Where the river runs green

Chicago had held its first Irish parade back in 1843, according to the city's tourism website, Choose Chicago. By the early 1960s, St. Patrick's Day — March 17 each year — had become an official city event with neighborhood parades, festivals featuring Irish music and food, and Irish pubs offering specials. For a city already used to dyeing the water for practical purposes, turning the whole river green for the city-wide party was not so far-fetched.

It was at the urging of Stephen Bailey of the local plumbers' union that the city first dyed the river green in 1962, according to Mental Floss. The first year, 100 pounds of disodium salt, called fluorescein, was emitted into the river, enough to turn the water green for a week, according to The Christian Science Monitor. Ironically, the dye that was originally used to combat pollution was found to be toxic in large quantities.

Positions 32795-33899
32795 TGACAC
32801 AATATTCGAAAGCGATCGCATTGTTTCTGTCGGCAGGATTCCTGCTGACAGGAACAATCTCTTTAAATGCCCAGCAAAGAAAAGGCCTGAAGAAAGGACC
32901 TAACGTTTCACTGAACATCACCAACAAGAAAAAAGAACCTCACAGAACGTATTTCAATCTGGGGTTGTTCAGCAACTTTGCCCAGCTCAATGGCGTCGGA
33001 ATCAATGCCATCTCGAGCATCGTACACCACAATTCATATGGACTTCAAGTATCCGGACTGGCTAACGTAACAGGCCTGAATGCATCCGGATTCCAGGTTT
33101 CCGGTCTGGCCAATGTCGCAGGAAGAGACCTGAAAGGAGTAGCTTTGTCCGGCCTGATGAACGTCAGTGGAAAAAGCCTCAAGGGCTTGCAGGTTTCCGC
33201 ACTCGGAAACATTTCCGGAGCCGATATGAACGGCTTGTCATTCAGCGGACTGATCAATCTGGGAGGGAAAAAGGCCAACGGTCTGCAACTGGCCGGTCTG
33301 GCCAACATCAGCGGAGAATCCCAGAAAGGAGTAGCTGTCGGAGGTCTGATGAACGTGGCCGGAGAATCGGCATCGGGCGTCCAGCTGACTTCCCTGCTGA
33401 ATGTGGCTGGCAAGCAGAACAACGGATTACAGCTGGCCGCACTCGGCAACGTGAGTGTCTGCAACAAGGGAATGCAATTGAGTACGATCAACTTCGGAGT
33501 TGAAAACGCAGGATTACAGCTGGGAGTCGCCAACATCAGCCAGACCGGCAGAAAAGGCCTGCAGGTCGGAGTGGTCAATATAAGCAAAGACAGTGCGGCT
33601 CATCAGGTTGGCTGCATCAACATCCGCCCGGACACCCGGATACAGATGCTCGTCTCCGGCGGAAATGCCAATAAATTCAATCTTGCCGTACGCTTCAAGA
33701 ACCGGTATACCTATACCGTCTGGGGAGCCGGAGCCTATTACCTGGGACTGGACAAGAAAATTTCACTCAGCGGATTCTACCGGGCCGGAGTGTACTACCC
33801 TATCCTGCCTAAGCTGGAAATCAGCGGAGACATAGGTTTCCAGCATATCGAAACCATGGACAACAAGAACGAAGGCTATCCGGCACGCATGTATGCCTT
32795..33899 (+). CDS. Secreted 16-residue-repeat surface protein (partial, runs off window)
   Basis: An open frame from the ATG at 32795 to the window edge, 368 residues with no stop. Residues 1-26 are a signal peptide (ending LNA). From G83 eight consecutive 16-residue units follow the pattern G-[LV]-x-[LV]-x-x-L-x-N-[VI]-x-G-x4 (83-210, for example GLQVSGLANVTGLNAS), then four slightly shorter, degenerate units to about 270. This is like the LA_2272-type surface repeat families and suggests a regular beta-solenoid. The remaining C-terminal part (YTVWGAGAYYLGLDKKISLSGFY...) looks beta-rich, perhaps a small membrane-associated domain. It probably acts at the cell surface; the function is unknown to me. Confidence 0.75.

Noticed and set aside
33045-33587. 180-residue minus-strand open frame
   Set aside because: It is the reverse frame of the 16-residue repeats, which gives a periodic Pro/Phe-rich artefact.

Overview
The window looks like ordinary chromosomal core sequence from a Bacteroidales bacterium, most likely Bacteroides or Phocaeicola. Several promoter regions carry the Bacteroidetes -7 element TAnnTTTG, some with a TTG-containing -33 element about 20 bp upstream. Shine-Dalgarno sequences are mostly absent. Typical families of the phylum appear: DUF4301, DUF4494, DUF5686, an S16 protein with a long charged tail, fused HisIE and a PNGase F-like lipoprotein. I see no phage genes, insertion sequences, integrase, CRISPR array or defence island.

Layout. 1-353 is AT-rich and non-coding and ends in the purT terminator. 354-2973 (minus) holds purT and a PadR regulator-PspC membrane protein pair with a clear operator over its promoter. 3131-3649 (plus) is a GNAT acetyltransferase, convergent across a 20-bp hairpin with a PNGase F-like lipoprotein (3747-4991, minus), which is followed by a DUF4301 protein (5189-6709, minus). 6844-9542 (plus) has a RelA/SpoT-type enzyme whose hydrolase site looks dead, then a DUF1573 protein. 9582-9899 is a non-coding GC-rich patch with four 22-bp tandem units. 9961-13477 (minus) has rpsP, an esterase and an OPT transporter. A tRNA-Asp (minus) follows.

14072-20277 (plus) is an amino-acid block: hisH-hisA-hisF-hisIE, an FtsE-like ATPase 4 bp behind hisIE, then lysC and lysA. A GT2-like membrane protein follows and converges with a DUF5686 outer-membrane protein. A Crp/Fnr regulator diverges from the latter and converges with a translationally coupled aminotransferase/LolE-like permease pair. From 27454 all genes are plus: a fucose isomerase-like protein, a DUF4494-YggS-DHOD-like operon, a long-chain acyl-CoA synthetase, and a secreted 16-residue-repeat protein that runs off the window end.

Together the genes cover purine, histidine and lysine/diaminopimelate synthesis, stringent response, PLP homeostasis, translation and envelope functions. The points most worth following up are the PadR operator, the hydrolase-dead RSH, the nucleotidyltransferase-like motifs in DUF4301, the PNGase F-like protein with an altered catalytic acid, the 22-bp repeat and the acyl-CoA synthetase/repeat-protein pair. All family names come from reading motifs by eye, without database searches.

A St. Patrick's Day tradition goes 'green'

Each year, the dyeing of the Chicago River was repeated as part of the St. Patrick's Day festivities until it was considered a tradition. However, almost immediately, environmentalists worried about how the annual tradition of dumping toxic chemicals into the river was affecting the fish population, according to The Christian Science Monitor. Thanks to lobbying from environmentalists, the dye formula was changed in 1966. The plumbers' union was still responsible for dyeing the river green under the organizational direction of the parade committee, but they softened the environmental impact by adjusting both the type and the amount of dye applied to the water each year.

The newer environmentally-friendly green dye is vegetable-based, but organizers will not reveal more than that. One parade committee member told a reporter for the student newspaper Columbia Chronicle (via The Christian Science Monitor) in 2003 that revealing the formula for the green dye would be like "telling where the Leprechaun hides its gold."

A long tradition of short duration